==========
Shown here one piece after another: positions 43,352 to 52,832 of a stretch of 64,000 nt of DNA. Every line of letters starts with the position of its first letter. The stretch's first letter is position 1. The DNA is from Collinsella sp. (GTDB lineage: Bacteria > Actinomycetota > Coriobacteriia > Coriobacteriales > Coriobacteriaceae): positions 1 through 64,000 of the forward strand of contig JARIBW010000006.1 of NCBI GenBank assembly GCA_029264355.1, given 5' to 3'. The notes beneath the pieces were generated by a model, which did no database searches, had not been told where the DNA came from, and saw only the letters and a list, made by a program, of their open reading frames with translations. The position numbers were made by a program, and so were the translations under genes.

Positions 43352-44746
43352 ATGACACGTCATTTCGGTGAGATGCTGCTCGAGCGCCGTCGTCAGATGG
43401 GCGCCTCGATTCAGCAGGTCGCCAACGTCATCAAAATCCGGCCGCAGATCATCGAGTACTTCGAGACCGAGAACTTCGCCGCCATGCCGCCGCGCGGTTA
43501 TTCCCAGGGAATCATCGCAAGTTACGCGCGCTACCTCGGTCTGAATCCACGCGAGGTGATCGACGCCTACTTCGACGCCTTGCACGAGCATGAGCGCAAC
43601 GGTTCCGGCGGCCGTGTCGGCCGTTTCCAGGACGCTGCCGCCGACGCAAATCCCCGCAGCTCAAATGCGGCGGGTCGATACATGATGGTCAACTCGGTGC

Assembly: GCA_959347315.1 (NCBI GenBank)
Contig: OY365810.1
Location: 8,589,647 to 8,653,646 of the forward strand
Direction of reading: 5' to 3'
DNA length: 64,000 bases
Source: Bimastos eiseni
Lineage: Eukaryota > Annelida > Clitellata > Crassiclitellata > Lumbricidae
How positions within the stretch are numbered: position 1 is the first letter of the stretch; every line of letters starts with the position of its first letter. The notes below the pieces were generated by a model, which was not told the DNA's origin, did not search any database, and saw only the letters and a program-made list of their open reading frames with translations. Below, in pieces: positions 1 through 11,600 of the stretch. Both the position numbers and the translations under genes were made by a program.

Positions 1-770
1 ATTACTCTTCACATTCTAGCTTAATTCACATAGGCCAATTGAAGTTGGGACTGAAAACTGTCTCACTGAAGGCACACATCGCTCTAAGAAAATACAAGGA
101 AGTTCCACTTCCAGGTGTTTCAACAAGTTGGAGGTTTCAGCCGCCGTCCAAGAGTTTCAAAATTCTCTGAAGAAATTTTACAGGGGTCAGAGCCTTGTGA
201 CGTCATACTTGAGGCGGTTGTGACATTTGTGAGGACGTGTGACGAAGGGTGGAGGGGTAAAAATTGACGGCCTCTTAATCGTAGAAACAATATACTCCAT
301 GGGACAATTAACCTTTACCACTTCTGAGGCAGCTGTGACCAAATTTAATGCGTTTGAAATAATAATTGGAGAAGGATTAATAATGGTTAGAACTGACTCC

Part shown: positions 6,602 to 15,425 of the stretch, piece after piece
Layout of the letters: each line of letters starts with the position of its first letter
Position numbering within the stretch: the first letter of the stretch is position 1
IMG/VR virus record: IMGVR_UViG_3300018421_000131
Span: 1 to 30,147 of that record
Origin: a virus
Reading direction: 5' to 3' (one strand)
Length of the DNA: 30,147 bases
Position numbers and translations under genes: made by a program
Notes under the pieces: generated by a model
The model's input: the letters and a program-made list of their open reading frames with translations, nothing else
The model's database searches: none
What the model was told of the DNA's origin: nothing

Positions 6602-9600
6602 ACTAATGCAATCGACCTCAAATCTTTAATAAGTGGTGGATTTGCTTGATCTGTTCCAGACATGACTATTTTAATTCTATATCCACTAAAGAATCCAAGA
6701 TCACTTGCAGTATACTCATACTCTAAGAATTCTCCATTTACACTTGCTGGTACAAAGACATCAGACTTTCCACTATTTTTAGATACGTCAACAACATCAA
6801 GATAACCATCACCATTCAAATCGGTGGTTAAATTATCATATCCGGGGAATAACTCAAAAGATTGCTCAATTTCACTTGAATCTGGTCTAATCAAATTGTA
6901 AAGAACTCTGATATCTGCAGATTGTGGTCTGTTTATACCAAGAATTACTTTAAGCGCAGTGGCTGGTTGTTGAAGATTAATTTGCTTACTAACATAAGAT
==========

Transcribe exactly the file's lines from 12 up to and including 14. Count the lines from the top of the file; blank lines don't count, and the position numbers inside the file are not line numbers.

Source: Bimastos eiseni
Lineage: Eukaryota > Annelida > Clitellata > Crassiclitellata > Lumbricidae
How positions within the stretch are numbered: position 1 is the first letter of the stretch; every line of letters starts with the position of its first letter. The notes below the pieces were generated by a model, which was not told the DNA's origin, did not search any database, and saw only the letters and a program-made list of their open reading frames with translations. Below, in pieces: positions 1 through 11,600 of the stretch. Both the position numbers and the translations under genes were made by a program.